As his boss, Jonathan Harries, moved to worldwide creative director of global brands for True North Communications' FCB Worldwide, the new creative chief wanted to outline his 2001 vision for the agency in a truly memorable way.
Inspired by the Chicago location for the agency's holiday party, the House of Blues, the 6-foot-4-inch exec became Jake Blues, the "Blues Brother" character originated by John Belushi. With agency President Brian Williams playing brother Elwood, Mr. Dreveny, 47, danced and sang to explain his goal-to develop "creative that works." In his new role, Mr. Dreveny will oversee creative for clients such as Coors Brewing Co., Quaker Oats Co. and Sara Lee.
Such displays are typical for the new Chicago exec VP-exec creative director, who staffers consider more a coach than a department head. When the 23-year Leo Burnett veteran joined the agency in June 1999, he found a creative team that he believed was, well, overly modest for the depth of talent he found.
"He wore the confidence he wants us to have," said Geoffrey Edwards, creative director, FCB Chicago.
"It makes a big impression on people when the guys in charge are willing to be that goofy and be that silly," echoed Susan Bertaki, senior VP-group creative director on clients Quaker and Sara Lee.
`DO GREAT WORK'
While Mr. Dreveny's long-term goal is to "do great work that actually sells stuff," his immediate effort is to boost his team's nerve to crow about their own work. "It ain't braggin' if it's true," he often says.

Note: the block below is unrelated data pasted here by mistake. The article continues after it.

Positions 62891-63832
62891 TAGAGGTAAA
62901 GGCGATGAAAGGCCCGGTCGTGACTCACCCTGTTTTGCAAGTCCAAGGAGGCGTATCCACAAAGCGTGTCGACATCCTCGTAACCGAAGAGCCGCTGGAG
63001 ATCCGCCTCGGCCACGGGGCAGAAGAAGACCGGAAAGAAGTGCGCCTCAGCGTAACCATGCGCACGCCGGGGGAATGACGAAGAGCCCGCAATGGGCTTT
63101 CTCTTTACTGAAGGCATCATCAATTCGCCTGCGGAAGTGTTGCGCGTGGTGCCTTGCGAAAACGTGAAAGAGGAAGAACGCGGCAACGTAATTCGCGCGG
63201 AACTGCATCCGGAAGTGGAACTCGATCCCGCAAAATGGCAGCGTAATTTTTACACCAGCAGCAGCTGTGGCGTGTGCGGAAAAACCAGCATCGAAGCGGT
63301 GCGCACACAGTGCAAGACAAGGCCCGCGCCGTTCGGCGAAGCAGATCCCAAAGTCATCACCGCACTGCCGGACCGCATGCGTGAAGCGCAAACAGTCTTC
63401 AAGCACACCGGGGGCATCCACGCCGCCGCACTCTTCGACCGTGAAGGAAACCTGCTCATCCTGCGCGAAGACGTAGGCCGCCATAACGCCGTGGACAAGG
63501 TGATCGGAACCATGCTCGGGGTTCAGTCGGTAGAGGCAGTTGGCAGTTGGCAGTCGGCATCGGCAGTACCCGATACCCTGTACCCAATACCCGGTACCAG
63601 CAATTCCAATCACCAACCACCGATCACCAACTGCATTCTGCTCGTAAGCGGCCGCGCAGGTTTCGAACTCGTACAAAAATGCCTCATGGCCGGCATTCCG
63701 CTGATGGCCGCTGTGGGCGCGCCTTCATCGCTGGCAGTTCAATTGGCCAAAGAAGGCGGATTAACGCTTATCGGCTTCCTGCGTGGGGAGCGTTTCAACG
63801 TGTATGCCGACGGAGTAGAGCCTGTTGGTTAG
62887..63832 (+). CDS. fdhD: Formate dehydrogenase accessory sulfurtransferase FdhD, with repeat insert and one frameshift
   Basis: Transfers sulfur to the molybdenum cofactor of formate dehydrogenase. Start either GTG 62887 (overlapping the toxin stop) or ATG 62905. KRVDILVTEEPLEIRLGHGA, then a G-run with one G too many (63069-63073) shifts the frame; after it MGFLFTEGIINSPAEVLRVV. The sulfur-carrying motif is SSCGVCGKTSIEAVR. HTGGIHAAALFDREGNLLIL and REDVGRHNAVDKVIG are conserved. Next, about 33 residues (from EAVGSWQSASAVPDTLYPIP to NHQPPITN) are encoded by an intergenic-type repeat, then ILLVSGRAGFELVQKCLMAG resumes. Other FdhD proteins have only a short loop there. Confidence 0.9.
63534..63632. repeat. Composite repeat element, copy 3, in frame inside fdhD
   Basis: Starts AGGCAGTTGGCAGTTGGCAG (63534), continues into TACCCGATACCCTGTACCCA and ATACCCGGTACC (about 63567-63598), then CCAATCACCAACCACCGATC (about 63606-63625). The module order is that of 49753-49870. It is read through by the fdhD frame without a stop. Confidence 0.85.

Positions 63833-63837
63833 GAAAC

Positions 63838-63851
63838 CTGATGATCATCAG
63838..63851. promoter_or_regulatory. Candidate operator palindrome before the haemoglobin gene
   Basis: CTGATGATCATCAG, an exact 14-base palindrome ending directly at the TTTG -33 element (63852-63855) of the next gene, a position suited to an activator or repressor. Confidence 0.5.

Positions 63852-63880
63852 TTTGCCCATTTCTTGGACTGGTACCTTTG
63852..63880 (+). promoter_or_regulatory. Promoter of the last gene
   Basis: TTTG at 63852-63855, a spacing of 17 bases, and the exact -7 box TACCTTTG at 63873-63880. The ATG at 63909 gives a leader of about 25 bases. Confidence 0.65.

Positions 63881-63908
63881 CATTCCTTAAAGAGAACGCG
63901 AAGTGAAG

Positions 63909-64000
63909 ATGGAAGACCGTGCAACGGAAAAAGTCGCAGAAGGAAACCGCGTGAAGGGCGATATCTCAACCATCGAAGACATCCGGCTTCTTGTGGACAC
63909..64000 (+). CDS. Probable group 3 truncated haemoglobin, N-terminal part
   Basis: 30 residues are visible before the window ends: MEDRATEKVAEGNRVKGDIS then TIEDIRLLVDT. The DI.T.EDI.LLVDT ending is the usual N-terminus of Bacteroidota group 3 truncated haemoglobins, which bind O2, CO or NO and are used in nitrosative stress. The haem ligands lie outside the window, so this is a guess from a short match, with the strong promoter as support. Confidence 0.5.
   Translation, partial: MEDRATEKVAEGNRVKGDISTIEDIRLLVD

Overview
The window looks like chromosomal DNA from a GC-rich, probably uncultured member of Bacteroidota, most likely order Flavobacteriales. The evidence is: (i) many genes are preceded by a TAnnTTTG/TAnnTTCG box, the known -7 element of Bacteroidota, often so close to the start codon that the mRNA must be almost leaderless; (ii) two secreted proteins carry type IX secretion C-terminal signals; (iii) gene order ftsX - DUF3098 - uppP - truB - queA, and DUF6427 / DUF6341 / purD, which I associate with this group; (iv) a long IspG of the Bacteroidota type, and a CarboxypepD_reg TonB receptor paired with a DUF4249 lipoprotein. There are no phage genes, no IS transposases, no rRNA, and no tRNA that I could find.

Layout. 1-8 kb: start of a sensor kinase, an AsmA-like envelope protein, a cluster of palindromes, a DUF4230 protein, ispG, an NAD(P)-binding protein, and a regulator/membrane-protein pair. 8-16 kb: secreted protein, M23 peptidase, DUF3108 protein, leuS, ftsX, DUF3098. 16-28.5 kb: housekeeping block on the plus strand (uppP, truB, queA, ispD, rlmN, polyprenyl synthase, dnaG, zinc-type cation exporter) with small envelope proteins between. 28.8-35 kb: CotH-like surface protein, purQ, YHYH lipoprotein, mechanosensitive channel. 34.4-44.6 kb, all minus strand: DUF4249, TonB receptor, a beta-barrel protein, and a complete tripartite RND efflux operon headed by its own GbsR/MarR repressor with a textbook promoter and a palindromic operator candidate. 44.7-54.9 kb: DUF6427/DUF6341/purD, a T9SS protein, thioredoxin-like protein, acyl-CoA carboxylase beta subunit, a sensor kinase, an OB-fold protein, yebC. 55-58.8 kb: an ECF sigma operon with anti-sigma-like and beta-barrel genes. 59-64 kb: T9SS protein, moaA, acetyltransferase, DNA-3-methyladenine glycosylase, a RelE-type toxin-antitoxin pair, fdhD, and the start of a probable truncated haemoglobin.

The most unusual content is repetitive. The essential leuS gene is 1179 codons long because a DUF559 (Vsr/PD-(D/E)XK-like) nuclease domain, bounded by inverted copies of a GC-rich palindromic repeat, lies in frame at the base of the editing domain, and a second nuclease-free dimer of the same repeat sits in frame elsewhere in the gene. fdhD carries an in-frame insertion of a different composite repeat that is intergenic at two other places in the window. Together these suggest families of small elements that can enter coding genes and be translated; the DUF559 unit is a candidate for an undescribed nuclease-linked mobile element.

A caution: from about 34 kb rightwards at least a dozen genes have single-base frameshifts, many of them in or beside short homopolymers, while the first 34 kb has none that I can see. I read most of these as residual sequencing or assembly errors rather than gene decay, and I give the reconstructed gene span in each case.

"I came from [a] culture proud of who it was and not ashamed to tell it," he said. "FCB had this cultural reserve that left us with no image."
Over the span of his career at Burnett, Mr. Dreveny worked on a number of blue-chip accounts, including Philip Morris USA, Allstate, Sony, Procter & Gamble and Keebler Foods Co., for which he would joke he was the "head elf." He spent a couple of years as exec VP in Hong Kong, where he learned the Asian custom of "saving face;" that is, helping to critique work while retaining the creative's dignity-a skill that would seem incongruent for the one-time tavern bouncer.
Now the former football quarterback and part-time basketball coach for his four children takes the skills he learned on the field and applies them to his staff. "How to get an idea out of a creative is similar to getting a good athletic performance," Mr. Dreveny said. "You can teach them the mechanics, but athletes have to find there's a sweet spot when you hit a golf ball or shoot a basket."
His leadership style is that of a player who becomes a coach, like former Chicago Bears coach Mike Ditka, said Danny Schuman, VP-creative director, on the Quaker's Gatorade business. "He remembers where he came from," he said. "Like Ditka, his players respect him."
It's hard to avoid a sports reference when talking about Mr. Dreveny. Virtually every meeting starts with a chat about local pro teams or his kids' weekend match-ups. But after that, he's all business.
That ability to speak creatively and strategically is a plus for clients, said Cindy Alston, VP-equity development, Gatorade. "They're maybe not winning the most awards of any agency, but I don't know that that's important to them," she said. "If I can't prove that advertising actually drives my business I may not have the ad budget I have today."